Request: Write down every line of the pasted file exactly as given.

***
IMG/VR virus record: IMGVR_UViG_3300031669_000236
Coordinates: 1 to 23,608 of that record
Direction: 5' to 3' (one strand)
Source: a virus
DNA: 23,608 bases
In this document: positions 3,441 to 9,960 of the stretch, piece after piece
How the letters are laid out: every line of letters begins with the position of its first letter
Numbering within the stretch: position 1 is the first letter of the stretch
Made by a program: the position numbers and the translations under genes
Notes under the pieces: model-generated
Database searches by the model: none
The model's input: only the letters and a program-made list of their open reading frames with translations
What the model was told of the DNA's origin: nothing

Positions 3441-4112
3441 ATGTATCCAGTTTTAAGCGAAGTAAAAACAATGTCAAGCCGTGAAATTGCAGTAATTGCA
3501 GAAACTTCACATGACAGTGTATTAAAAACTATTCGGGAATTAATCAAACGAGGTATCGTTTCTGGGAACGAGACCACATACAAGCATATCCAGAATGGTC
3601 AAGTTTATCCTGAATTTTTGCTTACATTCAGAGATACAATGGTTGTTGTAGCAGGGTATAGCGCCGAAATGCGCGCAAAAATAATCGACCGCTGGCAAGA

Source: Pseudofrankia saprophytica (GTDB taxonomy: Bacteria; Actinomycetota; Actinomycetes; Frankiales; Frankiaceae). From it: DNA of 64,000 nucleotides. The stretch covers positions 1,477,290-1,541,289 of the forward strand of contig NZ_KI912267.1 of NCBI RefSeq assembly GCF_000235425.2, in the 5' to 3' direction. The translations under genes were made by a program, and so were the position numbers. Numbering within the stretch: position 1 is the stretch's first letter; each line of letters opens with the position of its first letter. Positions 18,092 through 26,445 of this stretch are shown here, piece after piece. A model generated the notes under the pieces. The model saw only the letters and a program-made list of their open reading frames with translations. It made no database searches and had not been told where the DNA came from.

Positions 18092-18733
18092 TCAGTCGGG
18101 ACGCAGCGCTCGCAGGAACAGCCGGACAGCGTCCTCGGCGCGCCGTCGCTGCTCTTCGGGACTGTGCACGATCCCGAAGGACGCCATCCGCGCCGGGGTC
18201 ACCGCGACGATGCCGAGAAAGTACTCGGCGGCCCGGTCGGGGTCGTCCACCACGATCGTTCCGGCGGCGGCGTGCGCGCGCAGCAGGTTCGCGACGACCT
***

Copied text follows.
IMG/VR virus record: IMGVR_UViG_3300031669_000236
Coordinates: 1 to 23,608 of that record
Direction: 5' to 3' (one strand)
Source: a virus
DNA: 23,608 bases
In this document: positions 3,441 to 9,960 of the stretch, piece after piece
How the letters are laid out: every line of letters begins with the position of its first letter
Numbering within the stretch: position 1 is the first letter of the stretch
Made by a program: the position numbers and the translations under genes
Notes under the pieces: model-generated
Database searches by the model: none
The model's input: only the letters and a program-made list of their open reading frames with translations
What the model was told of the DNA's origin: nothing

Positions 3441-4112
3441 ATGTATCCAGTTTTAAGCGAAGTAAAAACAATGTCAAGCCGTGAAATTGCAGTAATTGCA
3501 GAAACTTCACATGACAGTGTATTAAAAACTATTCGGGAATTAATCAAACGAGGTATCGTTTCTGGGAACGAGACCACATACAAGCATATCCAGAATGGTC
3601 AAGTTTATCCTGAATTTTTGCTTACATTCAGAGATACAATGGTTGTTGTAGCAGGGTATAGCGCCGAAATGCGCGCAAAAATAATCGACCGCTGGCAAGA

Source: Pseudofrankia saprophytica (GTDB taxonomy: Bacteria; Actinomycetota; Actinomycetes; Frankiales; Frankiaceae). From it: DNA of 64,000 nucleotides. The stretch covers positions 1,477,290-1,541,289 of the forward strand of contig NZ_KI912267.1 of NCBI RefSeq assembly GCF_000235425.2, in the 5' to 3' direction. The translations under genes were made by a program, and so were the position numbers. Numbering within the stretch: position 1 is the stretch's first letter; each line of letters opens with the position of its first letter. Positions 18,092 through 26,445 of this stretch are shown here, piece after piece. A model generated the notes under the pieces. The model saw only the letters and a program-made list of their open reading frames with translations. It made no database searches and had not been told where the DNA came from.

Positions 18092-18733
18092 TCAGTCGGG
18101 ACGCAGCGCTCGCAGGAACAGCCGGACAGCGTCCTCGGCGCGCCGTCGCTGCTCTTCGGGACTGTGCACGATCCCGAAGGACGCCATCCGCGCCGGGGTC
18201 ACCGCGACGATGCCGAGAAAGTACTCGGCGGCCCGGTCGGGGTCGTCCACCACGATCGTTCCGGCGGCGGCGTGCGCGCGCAGCAGGTTCGCGACGACCT